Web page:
The day that your class of young dancers learns they’re going on pointe can be just as exciting for you as it is for them. It’s gratifying to be able to announce that their—and your—hard work has led them to this milestone moment. But what if there’s one student who’s not as ready as her peers? The one who’s not yet strong enough physically or technically, or whose foot structure may make pointework extra-challenging or dangerous? Having to deliver disappointing news is never easy, but there are ways to make the conversation positive and motivating.
Set the Stage
Lay out clear guidelines well in advance about what dancers need to achieve in order to get their pointe shoes. Students who know the technical and strength requirements needed for pointework will understand for themselves why they may not be ready. Pam Levy, director of Steps Youth Programs in New York City, says she and her faculty emphasize pointe readiness for at least a year prior to the level in which students receive their shoes, making sure they see what they’re working towards, and why. “If a student appears to be falling behind during the preparation part of the process, we can take them aside and let them know what they need to work on and what their goals should be,” Levy says. “That way, they have some control over the situation and can make sure they’re ready at the right time.”
Kelsey Arrington-Ashford, Courtesy TWB
The Washington School of Ballet in DC also follows a very specific process before students start pointe in Level 3. With pointework in mind, the dancers’ progress is tracked leading up to that year. Specific benchmarks (such as strong core engagement and the ability to maintain turnout and straight legs in relevé) are indicated to families in written evaluations and meetings.
“Occasionally, a student who needs more time to build those key elements will repeat Level 2 to ensure the prerequisite strength and technique,” says Monica Stephenson, head of TWSB’s Southeast Campus. “We do our best to work preemptively, versus a student reaching Level 3 and not being able to go on pointe with their class.”
Those preparatory measures include referring those dancers who may have a flexibility or strength concern to a physical therapist for extra help, and an annual pointe readiness seminar for parents and students. “That way, families have a basis of understanding when the faculty does meet with them on any area of concern,” Stephenson explains.
When a student clearly is not ready to go on pointe, it’s best to alert the parents first. Jody Schissler, director of Skye Ballet Center in Herndon, Virginia, says that it is important that all involved understand the decision and its reasons. Schissler strives to reassure parents that the decision to keep their child off pointe is not made frivolously and centers on safety.
“I emphasize that I have the student’s best interest in mind, that we want to avoid long-term injuries, and that our intention is for them to ultimately have a positive experience, not a frightening one,” says Schissler. “I also convey that I speak often with my own mentors for guidance and follow the medical understanding about what’s safe or not safe.”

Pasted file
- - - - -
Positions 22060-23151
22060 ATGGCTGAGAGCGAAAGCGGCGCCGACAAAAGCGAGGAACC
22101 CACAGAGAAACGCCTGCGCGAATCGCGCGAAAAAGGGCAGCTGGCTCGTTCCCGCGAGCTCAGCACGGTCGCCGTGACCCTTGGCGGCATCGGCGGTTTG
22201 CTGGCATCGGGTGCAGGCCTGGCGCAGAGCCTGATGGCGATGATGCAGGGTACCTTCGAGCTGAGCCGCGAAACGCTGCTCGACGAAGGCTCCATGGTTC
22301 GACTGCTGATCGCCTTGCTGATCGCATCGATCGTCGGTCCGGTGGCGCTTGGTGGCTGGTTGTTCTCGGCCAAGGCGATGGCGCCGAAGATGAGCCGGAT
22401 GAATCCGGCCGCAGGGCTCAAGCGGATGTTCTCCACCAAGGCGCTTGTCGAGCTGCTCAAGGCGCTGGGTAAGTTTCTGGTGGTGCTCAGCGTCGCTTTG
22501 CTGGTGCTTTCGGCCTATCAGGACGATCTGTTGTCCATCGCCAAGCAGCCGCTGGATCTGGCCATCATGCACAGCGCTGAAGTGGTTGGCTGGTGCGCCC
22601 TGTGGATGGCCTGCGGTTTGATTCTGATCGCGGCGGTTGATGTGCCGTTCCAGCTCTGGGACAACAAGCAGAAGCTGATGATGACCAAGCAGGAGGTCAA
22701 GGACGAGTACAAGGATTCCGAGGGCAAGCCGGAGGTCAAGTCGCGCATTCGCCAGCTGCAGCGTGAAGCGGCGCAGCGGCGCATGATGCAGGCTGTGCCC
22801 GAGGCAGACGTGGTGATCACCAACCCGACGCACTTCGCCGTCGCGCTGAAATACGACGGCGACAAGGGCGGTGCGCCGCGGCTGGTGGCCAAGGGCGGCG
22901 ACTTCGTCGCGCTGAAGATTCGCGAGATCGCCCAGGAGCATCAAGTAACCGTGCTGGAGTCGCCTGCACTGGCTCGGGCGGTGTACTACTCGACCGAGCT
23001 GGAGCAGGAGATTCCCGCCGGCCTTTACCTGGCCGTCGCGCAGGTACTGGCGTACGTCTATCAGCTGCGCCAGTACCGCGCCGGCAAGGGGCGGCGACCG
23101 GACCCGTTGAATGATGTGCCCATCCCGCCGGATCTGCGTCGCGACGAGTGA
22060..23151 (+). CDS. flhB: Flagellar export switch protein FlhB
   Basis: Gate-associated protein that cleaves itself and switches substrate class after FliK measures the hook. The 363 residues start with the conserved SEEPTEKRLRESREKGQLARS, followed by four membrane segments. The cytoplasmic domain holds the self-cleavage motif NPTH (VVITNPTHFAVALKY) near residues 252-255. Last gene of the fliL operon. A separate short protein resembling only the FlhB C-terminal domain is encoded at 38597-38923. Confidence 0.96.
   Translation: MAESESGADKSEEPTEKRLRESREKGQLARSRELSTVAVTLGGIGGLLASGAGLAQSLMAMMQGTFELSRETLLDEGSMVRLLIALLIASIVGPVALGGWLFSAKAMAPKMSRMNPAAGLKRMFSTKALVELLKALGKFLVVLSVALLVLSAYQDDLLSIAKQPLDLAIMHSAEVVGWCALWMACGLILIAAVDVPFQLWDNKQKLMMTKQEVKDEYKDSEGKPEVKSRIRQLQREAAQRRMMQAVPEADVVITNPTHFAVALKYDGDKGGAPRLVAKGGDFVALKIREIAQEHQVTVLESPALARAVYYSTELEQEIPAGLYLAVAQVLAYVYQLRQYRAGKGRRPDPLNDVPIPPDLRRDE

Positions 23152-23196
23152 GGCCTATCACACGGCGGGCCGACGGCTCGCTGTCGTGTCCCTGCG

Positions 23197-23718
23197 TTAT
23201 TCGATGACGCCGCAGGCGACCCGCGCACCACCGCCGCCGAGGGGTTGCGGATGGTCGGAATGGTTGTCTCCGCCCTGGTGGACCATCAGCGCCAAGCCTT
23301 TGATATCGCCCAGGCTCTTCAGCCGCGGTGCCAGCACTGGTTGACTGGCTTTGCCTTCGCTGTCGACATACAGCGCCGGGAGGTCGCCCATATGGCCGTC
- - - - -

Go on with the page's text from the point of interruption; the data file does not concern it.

Levy agrees that positive communication is critical. “Parents generally understand, when you reach out to them, that you do truly care about the safety of their dancer. And if you’re genuine about that, they’ll be pretty responsive. It’s when they’re not given full information and are just told their child can’t do something that you’ll get more pushback.”
Still, a student can feel demoralized to learn they’re not up to speed with their classmates. Make sure they know your decision is not a value judgment and that you will continue to work with and support them. “I tell them my own personal story: I was that kid,” says Schissler. “I was the last one in my class to go on pointe. And what’s funny is that I was the only one who went on to have a dance career! So I share that everyone has their own path and everyone gets their time eventually.”
Jody Schissler (center) poses with her pointe students at Skye Ballet Center.
Jan Hanus, Courtesy Skye Ballet Center
The Gray Area
Is it ever worth putting a child on pointe whose feet may not be anatomically suited for pointework? In some cases, yes—as long as they are physically ready in other ways. Again, consistent and clear communication is imperative so that they understand that their foot structure may make pointework more challenging. Levy and Schissler both have had students whose foot and ankle structure made getting fully over the shoe box difficult, but say they were able to provide a safe experience through careful, individual attention and modified exercises. “If there’s a real danger to their body, I won’t allow it. But if I know starting pointe would mean a lot to them and they just won’t progress as fast as their cohort, I will,” says Levy.
Schissler remembers a student for whom she knew pointework would be especially challenging and painful. She explained to the child’s mother how difficult it would be due to the shape of her daughter’s feet. “We agreed that we’d put her on pointe, but were going to be very cautious and that she may never come off the barre. I think she only ever did plié in parallel and push over.” The dancer eventually quit ballet, but Schissler says it was a happy departure. “Just to have had that moment, in pointe shoes, was really special,” she says. “Kids just want honesty, communication, and to be reassured they’re doing well.”